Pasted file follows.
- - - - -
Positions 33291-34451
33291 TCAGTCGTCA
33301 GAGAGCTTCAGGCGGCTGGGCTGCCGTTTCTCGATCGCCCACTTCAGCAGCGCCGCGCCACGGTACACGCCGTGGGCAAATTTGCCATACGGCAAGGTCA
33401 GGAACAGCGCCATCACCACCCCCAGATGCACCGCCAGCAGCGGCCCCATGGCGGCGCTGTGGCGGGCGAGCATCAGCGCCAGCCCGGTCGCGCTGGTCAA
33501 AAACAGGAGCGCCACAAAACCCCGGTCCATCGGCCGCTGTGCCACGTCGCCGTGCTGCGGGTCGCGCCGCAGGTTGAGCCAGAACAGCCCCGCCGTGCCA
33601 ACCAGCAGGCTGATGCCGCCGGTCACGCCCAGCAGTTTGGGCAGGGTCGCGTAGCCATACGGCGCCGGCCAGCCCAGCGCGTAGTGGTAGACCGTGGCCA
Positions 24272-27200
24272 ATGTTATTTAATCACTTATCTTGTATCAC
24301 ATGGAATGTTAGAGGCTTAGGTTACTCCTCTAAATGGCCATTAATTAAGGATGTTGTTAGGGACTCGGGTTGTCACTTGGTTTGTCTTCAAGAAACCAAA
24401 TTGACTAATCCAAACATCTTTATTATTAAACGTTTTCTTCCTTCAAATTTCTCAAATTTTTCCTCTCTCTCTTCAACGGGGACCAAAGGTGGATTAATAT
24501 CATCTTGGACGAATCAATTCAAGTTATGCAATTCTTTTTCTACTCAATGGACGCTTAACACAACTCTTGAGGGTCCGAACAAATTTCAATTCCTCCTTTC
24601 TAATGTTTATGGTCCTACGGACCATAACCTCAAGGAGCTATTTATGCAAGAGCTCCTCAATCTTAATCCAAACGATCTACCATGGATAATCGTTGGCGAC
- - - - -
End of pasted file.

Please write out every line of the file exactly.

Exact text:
Positions 33291-34451
33291 TCAGTCGTCA
33301 GAGAGCTTCAGGCGGCTGGGCTGCCGTTTCTCGATCGCCCACTTCAGCAGCGCCGCGCCACGGTACACGCCGTGGGCAAATTTGCCATACGGCAAGGTCA
33401 GGAACAGCGCCATCACCACCCCCAGATGCACCGCCAGCAGCGGCCCCATGGCGGCGCTGTGGCGGGCGAGCATCAGCGCCAGCCCGGTCGCGCTGGTCAA
33501 AAACAGGAGCGCCACAAAACCCCGGTCCATCGGCCGCTGTGCCACGTCGCCGTGCTGCGGGTCGCGCCGCAGGTTGAGCCAGAACAGCCCCGCCGTGCCA
33601 ACCAGCAGGCTGATGCCGCCGGTCACGCCCAGCAGTTTGGGCAGGGTCGCGTAGCCATACGGCGCCGGCCAGCCCAGCGCGTAGTGGTAGACCGTGGCCA
Positions 24272-27200
24272 ATGTTATTTAATCACTTATCTTGTATCAC
24301 ATGGAATGTTAGAGGCTTAGGTTACTCCTCTAAATGGCCATTAATTAAGGATGTTGTTAGGGACTCGGGTTGTCACTTGGTTTGTCTTCAAGAAACCAAA
24401 TTGACTAATCCAAACATCTTTATTATTAAACGTTTTCTTCCTTCAAATTTCTCAAATTTTTCCTCTCTCTCTTCAACGGGGACCAAAGGTGGATTAATAT
24501 CATCTTGGACGAATCAATTCAAGTTATGCAATTCTTTTTCTACTCAATGGACGCTTAACACAACTCTTGAGGGTCCGAACAAATTTCAATTCCTCCTTTC
24601 TAATGTTTATGGTCCTACGGACCATAACCTCAAGGAGCTATTTATGCAAGAGCTCCTCAATCTTAATCCAAACGATCTACCATGGATAATCGTTGGCGAC